Yep thats the only problem that I've had with this car. I've taken good care of her and this is the first issue. I appreciate the advice. I'm not real sure which direction to go at this point. I might go looking for a loose clamp or torn rubber intake duct. I don't know about looking in the gas tank, sounds like I might need more experience than I have to do all that. Is it that hard, can a novice read about it and do it successfully you think?
ANSWER by maxguy on October 15, 2013
MAF sensor I bet is the problem. Mine gave a code for a long time that the cat convertor was the problem. Eventually another problem (the car would feel like an anchor was thrown out of the car at around 4000rpm even all 6 cylinders were firing and acceleration was almost non-existant) caused me to change the MAF sensor and the cat convertor code cleared on its own. A bad MAF sensor can cause varied problems. It measures the density of the air by maintaining a constant temperature on a wire located in the intake. When more air flows through the intake it cools the wire and requires more electrical current to maintain the temperature. Depending on how much electrical current is flowing, the computer can use that to determine how much air is flowing through the intake and adjust the fuel flow to obtain the optimum mixture (along with O2 sensor info). If the wire is covered with debris it will act as an insulator and will prevent an increased airflow from cooling the wire off causing the electrical current running to not be as high as it would for that airflow if the wire were clean. The computer will interpret that as less airflow and will not deliver enough fuel for proper combustion. That could lead to other sensors detecting a problem (cat convertor running below efficiency)from too lean a mixture. I know it's been 2 years since your problem, but any word on what it took to fix it?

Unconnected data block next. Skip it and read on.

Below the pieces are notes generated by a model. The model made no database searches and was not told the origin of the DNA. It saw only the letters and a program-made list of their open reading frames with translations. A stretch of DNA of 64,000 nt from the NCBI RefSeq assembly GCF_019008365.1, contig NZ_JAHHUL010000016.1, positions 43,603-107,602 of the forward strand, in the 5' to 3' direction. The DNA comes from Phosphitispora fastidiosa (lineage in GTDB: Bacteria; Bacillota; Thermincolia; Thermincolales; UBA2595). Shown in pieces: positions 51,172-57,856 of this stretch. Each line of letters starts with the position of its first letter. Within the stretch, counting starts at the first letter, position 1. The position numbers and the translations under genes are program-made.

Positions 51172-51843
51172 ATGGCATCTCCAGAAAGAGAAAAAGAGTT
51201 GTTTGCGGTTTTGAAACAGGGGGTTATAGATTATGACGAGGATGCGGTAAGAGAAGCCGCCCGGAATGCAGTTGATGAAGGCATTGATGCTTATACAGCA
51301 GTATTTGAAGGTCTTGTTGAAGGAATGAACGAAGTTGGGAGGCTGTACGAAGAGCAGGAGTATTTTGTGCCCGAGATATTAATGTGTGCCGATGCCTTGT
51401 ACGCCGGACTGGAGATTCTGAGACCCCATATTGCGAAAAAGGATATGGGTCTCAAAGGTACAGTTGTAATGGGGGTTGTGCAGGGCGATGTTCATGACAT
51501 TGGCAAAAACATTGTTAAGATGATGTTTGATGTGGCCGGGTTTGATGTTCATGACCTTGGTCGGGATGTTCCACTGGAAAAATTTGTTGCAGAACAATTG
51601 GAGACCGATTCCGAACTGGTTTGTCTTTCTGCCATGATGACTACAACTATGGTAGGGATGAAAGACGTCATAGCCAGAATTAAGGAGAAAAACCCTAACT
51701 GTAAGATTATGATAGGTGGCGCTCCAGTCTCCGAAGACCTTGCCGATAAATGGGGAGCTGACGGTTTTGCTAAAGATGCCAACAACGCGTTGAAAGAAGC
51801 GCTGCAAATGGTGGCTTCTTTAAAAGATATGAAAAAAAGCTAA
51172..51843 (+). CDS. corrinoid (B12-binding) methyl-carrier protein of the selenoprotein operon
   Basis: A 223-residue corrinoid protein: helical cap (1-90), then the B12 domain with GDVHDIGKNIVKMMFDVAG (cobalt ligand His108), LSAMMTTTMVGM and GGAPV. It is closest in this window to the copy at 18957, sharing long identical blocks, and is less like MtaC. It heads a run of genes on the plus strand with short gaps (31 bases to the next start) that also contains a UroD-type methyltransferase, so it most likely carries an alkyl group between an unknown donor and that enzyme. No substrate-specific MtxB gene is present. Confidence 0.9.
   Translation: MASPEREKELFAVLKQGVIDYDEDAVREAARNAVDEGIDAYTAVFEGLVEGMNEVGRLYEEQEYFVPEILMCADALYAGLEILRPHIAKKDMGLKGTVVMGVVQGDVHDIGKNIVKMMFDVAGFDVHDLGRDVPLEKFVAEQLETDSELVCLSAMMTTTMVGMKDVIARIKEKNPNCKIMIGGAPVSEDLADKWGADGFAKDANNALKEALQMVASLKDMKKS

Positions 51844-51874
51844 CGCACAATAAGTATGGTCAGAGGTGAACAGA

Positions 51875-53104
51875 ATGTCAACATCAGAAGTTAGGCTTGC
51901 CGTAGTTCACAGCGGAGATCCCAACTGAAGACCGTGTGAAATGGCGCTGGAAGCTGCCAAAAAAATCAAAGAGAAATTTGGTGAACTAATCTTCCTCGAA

The ground inside mass air flow (MAF) sensor can corrode and possibly cause drivability problems. The corrosion is enough to affect the sensor data but not enough to create a trouble code. Diagnosi...